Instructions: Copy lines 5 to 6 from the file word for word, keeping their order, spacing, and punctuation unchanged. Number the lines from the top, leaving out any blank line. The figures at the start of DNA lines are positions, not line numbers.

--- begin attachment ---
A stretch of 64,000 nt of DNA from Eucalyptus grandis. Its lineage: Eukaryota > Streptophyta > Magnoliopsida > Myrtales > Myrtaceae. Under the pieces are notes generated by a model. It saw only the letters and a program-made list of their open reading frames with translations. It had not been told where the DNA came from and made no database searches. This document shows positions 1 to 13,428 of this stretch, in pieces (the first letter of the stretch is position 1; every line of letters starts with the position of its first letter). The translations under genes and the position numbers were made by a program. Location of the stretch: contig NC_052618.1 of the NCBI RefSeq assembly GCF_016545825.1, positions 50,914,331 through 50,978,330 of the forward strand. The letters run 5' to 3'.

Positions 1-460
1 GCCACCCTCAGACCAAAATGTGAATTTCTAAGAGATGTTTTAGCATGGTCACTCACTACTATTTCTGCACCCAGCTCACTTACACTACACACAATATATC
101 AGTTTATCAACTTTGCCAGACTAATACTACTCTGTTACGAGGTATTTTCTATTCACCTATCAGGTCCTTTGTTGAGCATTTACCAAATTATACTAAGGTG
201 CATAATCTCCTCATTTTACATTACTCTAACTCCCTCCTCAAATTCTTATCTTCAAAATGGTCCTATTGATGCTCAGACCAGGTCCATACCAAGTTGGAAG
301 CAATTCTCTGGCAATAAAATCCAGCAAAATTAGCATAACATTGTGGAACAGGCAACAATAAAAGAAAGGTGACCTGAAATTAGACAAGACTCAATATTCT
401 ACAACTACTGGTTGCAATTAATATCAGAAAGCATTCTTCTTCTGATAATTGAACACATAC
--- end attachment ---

201 CATAATCTCCTCATTTTACATTACTCTAACTCCCTCCTCAAATTCTTATCTTCAAAATGGTCCTATTGATGCTCAGACCAGGTCCATACCAAGTTGGAAG
301 CAATTCTCTGGCAATAAAATCCAGCAAAATTAGCATAACATTGTGGAACAGGCAACAATAAAAGAAAGGTGACCTGAAATTAGACAAGACTCAATATTCT